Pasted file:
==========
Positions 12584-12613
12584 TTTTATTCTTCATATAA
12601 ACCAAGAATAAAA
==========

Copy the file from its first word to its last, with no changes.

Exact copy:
Positions 12584-12613
12584 TTTTATTCTTCATATAA
12601 ACCAAGAATAAAA